By construction, the generalized constraint language is maximally expressive. What this implies is that PNL is the largest subset of a natural language that admits precisiation. Informally, this implication serves as a basis for the conclusion that if a concept, X, cannot be defined in terms of PNL, then, in effect, it is undefinable or, synonymously, amorphic.

In this perspective, the highest level of definability hierarchy, which is the level above PNL-definability, is that of undefinability or amorphicity. A canonical example of amorphic concepts is that of causality. More specifically, it is not possible to construct a general definition of causality such that given any two events A and B and the question, “Did A cause B?” the question could be answered based on the definition. Equivalently, given any definition of causality, it will always be possible to construct examples to which the definition would not apply or yield counterintuitive results.

In dealing with an amorphic concept, X, what is possible—and what we generally do—is to restrict the domain of applicability of X to instances for which X is definable. For example, in the case of the concept of a summary, which is an amorphic concept, we could restrict the length, type, and other attributes of what we want to summarize. In this sense, an amorphic concept may be partially definable or, p-definable, for short. The concept of p-definability applies to all levels of the definability hierarchy.

In essence, PNL may be viewed as a collection of ordered pairs of the form (p, p^{x}), where p is a precisiable proposition in NL and p ^{x} is a precisiation of p, that is, its translation in GCL. In this sense, PNL may be viewed as a dictionary in which p is an entry and p^{x} is its meaning.

In scientific theories, a concept, X, is almost always defined as a crisp (bivalent) concept, meaning that the denotation of X is a crisp set in its universe of discourse. In THD, a concept, X, is associated with a quintuple (X, U, QCS, DF(L), D(DF)) in which X is the concept; U is the space of objects to which X is applicable; QCS is the qualitative complexity scale associated with X; DF(L) is a definition of X in a language L; and D(DF) is the domain of DF, that is, the set of objects to which DF is applicable.

The concept of a qualitative complexity scale plays a key role in THD. Basically, the qualitative complexity scale, QCS, is a linear clustering, QCC_{1}, QCC_{2}, …, QCC_{m}, of qualitative complexity classes of objects in U such that: (a) objects in QCC_{i} are roughly equally complex in relation to the definition, DF, of X; and (b) objects in QCC_{i+1} have higher complexity than those in Q_{i}. For example, if X is the concept of volume, then QCC_{2} may be class of objects like trees; and QCC_{5} may be the class of objects like clothing. Each language in the definability hierarchy is associated with a critical threshold on the qualitative complexity scale such that the language cannot be applied to classes above the critical threshold.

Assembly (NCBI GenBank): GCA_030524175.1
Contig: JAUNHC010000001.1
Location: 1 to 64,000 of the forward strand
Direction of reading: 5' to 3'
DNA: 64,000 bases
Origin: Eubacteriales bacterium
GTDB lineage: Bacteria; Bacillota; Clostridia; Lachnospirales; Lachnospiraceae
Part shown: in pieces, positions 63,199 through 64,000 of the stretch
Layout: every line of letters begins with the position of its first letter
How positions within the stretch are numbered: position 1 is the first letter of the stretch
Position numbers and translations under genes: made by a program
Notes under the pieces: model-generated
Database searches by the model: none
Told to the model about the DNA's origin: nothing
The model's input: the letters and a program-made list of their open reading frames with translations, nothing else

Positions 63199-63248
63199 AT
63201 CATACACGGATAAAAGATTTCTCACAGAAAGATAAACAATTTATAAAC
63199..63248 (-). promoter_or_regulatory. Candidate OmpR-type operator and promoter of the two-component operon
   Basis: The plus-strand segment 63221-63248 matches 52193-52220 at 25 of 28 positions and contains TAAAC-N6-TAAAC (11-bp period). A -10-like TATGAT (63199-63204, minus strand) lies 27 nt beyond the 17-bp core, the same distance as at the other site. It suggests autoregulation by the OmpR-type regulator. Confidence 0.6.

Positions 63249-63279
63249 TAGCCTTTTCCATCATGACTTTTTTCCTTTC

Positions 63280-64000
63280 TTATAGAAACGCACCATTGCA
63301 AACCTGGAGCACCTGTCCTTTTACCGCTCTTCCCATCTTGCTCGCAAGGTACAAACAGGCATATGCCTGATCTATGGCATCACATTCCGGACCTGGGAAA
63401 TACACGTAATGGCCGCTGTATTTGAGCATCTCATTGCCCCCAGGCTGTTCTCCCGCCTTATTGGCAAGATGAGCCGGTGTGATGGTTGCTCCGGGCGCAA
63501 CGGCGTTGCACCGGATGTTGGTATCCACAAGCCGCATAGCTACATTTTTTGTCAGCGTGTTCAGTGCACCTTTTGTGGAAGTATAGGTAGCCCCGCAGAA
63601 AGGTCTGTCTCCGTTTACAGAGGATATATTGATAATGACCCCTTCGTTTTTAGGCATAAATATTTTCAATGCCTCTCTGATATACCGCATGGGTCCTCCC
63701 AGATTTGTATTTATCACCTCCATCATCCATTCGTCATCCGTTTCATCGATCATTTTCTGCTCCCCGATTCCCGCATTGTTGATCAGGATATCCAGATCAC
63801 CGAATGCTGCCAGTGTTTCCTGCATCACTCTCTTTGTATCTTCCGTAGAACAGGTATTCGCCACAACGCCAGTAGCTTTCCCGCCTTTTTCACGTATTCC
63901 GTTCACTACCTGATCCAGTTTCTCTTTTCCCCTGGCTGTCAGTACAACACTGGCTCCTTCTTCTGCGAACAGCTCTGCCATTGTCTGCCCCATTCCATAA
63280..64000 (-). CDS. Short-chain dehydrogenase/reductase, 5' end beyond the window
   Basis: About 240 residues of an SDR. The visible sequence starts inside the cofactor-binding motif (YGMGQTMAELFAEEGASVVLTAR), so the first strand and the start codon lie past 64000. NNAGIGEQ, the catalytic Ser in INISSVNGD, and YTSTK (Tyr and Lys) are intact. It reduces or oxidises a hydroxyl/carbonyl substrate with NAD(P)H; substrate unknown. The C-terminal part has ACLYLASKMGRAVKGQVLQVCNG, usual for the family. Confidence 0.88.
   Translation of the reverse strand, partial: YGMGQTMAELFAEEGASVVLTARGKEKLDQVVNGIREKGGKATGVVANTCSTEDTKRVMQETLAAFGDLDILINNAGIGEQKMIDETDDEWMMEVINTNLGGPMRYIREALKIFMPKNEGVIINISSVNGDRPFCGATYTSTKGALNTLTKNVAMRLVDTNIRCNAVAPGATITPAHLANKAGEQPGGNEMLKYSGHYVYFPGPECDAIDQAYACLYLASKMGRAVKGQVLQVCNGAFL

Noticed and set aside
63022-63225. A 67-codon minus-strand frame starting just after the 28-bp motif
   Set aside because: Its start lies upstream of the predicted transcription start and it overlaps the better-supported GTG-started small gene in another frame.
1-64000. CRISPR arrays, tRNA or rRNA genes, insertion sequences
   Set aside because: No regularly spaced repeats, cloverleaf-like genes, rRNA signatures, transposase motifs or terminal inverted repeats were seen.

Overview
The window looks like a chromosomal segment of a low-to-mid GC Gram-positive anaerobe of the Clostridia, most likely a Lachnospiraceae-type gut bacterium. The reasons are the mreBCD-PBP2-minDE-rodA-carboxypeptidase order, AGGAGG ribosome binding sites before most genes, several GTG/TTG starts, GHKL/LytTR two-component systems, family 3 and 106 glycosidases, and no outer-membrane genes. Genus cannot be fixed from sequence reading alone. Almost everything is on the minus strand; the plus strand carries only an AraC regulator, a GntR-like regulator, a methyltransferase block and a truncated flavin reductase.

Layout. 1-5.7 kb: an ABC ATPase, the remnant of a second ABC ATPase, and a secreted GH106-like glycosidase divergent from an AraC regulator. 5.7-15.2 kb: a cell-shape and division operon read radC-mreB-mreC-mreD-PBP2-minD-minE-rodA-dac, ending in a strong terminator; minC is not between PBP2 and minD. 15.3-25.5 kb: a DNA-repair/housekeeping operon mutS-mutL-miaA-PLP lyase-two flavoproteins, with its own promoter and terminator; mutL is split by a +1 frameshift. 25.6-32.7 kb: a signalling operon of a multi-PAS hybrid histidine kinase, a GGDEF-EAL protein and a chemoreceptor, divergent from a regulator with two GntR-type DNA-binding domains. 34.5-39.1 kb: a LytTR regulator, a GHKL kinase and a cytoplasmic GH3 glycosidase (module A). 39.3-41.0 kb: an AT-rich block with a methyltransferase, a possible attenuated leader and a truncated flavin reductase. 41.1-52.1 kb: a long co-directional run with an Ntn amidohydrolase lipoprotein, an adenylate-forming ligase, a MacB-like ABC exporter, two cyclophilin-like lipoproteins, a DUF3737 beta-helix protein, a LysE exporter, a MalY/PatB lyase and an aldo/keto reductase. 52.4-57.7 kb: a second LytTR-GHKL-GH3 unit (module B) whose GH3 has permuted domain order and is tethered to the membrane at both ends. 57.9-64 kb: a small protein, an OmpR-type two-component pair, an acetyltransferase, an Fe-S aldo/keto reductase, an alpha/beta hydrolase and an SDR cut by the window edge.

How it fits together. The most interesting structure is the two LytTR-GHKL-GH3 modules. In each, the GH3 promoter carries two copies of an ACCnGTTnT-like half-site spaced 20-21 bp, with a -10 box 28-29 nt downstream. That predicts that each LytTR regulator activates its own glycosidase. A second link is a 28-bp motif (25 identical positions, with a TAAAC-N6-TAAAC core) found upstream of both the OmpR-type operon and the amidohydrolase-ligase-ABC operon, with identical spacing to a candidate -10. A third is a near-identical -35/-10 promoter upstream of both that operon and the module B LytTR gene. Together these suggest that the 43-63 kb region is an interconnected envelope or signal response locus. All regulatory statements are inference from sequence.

As the lowest member of the definability hierarchy, the C language has a low expressive power, with the consequence that the associated critical threshold is near the low end of the of the qualitative complexity scale. In particular, the C language cannot be used to define fuzzy concepts. Thus, its use to define concepts which, in reality, are fuzzy concepts, leads to counterintuitive conclusions. An example is the conventional C-language-based definition of stability. Since stability, in general, is a matter of degree, its definition as a crisp concept leads to paradoxes similar to the ancient Greek sorites paradox. To define stability as a fuzzy concept—which in reality it is—what is needed is PNL. The same applies to the concept of causality. Thus, causality can be defined as a crisp concept only for complexity classes which lie close to the low end of the qualitative complexity scale.

Another important point is that almost every concept has some degree of amorphicity, with a concept such as causality being amorphic to a high degree. But even such basic concepts as volume, density, edge, derivative and optimality have domains of amorphicity which are apparent in many real-world settings. What this implies is that many basic concepts may require redefinition in terms of PNL.

Does PNL have a significant role to play in devising metrics of performance for intelligent systems? This is an issue that is not addressed in the brief sketch of the theory of hierarchical definability. But I have no doubt that it will, since the concept of intelligence is much too complex to lend itself to analysis through the use of existing bivalent-logic-based methods.

* Professor in the Graduate School and Director, Berkeley Initiative in Soft Computing (BISC), Computer Science Division and the Electronics Research Laboratory, Department of EECS, University of California, Berkeley, CA 94720-1776; Telephone: 510-642-4959; Fax: 510-642-1712; E-mail: zadeh@cs.berkeley.edu. Research supported in part by ONR Contract N00014-00-1-0621, ONR Contract N00014-99-C-0298, NASA Contract NCC2-1006, NASA Grant NAC2-117, ONR Grant N00014-96-1-0556, ONR Grant FDN0014991035, ARO Grant DAAH 04-961-0341 and the BISC Program of UC Berkeley.